From Syria to Lebanon: a hand-stitched journey of growth

On the 11th year mark of the Syrian conflict, Khalil, now residing in Lebanon, looks back at his journey of development despite the devastation. After bearing a leg injury that forced him “to do nothing but eat and sleep,” he was introduced to the colourful world of embroidery at World Food Programme (WFP) supported training sessions.

Khalil reflects on the multiple changes that happened in his life since taking the class, including talking to members of the opposite sex. Photo: WFP/Dana Houalla

When Khalil first registered for what he initially thought was a sewing class, he never expected the surprises that would come out of it.

It all started with a simple text message from WFP partner, The Forum for the Rights of Persons with Disabilities (FOH), announcing multiple online training sessions with the aim of empowering people with disabilities through equipping them with income generating skills.

To Khalil’s shock, the ‘sewing’ class he registered for was actually an embroidery class. To some this might not be significant, but for Khalil, embroidery was considered an “activity exclusively for women” that he did not think would ever suit him.

After conversations with his brother, who encouraged him to try it, he eventually attended class. To his surprise once again, Khalil soon discovered he was the only man: his peers and instructors were all women. After spending the last six years living at home, isolated from the world, Khalil was not accustomed to interacting with women outside home.

Khalil, like many others, was living in Syria when the conflict broke. Back in 2013, he suffered from an injury in his leg that rendered him on crotches. Having worked in concrete prior to his injury, this was no longer a viable career for him. Khalil, along with his brother eventually sought refuge in Northern Lebanon where they remained since. The difficult economic situation in the country, along with Khalil’s injury, prevented him from finding a stable job and eventually leaving the house.

According to recent WFP findings, half of the Syrian refugees in Lebanon are food insecure. Most refugees continue to resort to negative coping strategies to survive, such as borrowing money, sending kids to work, or not paying rent. As a response to growing needs, WFP is supporting more than 1.1 million Syrian refugees in Lebanon every month through much needed cash assistance and interventions that build skills.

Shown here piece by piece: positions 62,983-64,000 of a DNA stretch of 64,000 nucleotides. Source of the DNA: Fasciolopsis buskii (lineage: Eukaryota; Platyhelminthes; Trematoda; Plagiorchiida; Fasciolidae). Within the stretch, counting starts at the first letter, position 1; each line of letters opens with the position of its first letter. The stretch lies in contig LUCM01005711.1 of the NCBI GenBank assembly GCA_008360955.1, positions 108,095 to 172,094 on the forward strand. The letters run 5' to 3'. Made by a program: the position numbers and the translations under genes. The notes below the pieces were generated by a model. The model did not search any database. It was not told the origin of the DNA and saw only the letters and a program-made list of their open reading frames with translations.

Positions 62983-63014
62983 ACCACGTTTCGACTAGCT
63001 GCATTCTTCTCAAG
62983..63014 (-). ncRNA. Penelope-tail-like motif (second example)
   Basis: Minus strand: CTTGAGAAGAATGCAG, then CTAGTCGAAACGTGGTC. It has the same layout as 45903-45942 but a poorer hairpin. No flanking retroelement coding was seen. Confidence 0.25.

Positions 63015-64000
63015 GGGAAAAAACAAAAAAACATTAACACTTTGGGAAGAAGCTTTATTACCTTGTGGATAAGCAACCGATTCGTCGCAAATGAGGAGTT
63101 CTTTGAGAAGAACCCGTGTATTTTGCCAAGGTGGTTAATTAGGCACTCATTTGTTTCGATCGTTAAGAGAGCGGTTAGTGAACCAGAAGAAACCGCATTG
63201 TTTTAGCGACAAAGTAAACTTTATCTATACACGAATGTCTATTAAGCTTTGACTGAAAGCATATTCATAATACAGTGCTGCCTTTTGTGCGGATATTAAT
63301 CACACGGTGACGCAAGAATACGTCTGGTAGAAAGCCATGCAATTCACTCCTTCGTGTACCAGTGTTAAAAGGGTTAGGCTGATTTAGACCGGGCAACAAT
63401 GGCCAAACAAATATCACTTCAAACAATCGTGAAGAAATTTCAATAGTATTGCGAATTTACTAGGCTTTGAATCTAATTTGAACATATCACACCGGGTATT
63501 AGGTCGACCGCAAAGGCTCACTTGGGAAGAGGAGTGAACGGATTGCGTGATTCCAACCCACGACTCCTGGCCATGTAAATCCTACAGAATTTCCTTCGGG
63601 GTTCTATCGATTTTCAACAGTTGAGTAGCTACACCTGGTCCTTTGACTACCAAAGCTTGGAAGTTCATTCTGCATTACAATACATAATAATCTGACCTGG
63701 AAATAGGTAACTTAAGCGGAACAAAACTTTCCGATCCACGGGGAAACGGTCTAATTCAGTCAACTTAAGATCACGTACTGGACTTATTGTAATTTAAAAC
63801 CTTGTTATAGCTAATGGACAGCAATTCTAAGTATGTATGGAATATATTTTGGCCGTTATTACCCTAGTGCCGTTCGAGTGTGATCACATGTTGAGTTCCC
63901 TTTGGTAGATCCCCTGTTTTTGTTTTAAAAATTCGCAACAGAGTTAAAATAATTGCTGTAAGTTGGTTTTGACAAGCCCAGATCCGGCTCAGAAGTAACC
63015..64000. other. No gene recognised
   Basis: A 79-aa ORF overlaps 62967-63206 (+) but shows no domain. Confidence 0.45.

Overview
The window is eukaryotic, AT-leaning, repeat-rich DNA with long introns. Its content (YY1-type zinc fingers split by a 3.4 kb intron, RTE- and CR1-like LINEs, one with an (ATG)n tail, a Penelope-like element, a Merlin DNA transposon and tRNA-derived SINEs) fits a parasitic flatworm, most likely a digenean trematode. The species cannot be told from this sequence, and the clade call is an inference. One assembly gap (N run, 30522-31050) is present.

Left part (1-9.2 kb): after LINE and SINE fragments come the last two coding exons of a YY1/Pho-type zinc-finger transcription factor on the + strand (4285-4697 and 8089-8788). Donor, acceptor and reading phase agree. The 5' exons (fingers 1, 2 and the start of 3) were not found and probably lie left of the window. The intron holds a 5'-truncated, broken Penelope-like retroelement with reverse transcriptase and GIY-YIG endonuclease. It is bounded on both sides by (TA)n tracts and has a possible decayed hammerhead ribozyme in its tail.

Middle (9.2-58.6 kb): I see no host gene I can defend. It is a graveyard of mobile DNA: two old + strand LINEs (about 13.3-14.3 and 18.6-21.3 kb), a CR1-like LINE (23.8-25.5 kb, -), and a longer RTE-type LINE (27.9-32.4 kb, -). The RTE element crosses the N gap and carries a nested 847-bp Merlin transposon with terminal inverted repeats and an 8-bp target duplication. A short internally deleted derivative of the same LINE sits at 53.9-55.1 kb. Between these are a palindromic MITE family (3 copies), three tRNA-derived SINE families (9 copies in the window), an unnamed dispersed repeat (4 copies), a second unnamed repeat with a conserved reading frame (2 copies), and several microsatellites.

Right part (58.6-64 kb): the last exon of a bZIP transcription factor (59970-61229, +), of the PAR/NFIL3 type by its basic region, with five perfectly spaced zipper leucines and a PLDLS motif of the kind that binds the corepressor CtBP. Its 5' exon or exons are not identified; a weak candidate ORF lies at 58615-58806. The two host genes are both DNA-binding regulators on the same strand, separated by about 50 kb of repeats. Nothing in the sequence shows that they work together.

“Before joining this training programme, all I did during the day was eat and sleep,” Khalil explains. “My life has now drastically changed. I went from not working for almost six years, to finally being productive and selling products done by my own two hands.”

The FOH and WFP have been teaching all types of basic skills that people with mental and physical disabilities could benefit from. Classes range from makeup, food hygiene, basic accounting, to household budgeting, and embroidery.

Now, Khalil uses the Internet to further explore the world of embroidery and learn new techniques on his own. As he dived deeper into this world of colours and patterns, he became more entranced with his curiosity to learn. Khalil also went on to find a job in a local market. It allowed him to further connect with people and build life lasting friendships.

WFP’s livelihood projects equip participants with vital skills that boost their livelihoods. In exchange for their work, participants are supported with an e-card that helps them buy nutritious food. Designed in collaboration with local authorities, such projects create common ground for people from diverse backgrounds who find themselves grouped together, be they refugees from Syria or Lebanese, breaking social barriers in the process.

Along with the external ramp and rails, the municipality building also underwent internal renovations to cater to people with special needs. Photo: WFP/ Dana Houalla

In coordination with the municipality of Syr, Donniye, and through support from WFP, FOH was also able to build ramps and rails in front of public organizations in the greater area of Donniye and Tripoli.

“The purpose of these renovations is to have people with disabilities feel respected when they visit public places. They should not have to go through the embarrassment of asking others to help them up the stairs,” says Reem, a Monitoring and Evaluation Officer at the forum. “We want people with special needs to be independent, to be capable,” she explains.

Khalil decided to gift his 10-year-old niece and his sister-in-law some of the pieces he was working on. Photo: WFP/ Dana Houalla

As for Khalil, his love for embroidery lives on. As he reflects on his experience, he recalls his father’s advice. “Always pursue an education, even if at the ends of the earth,” he explains. “Nothing you learn will hurt you, everything you learn is to your benefit.”

Embroidery went from being a skill Khalil knows to a passion he still pursues. Photo: The Forum for the Rights of Persons with Disabilities



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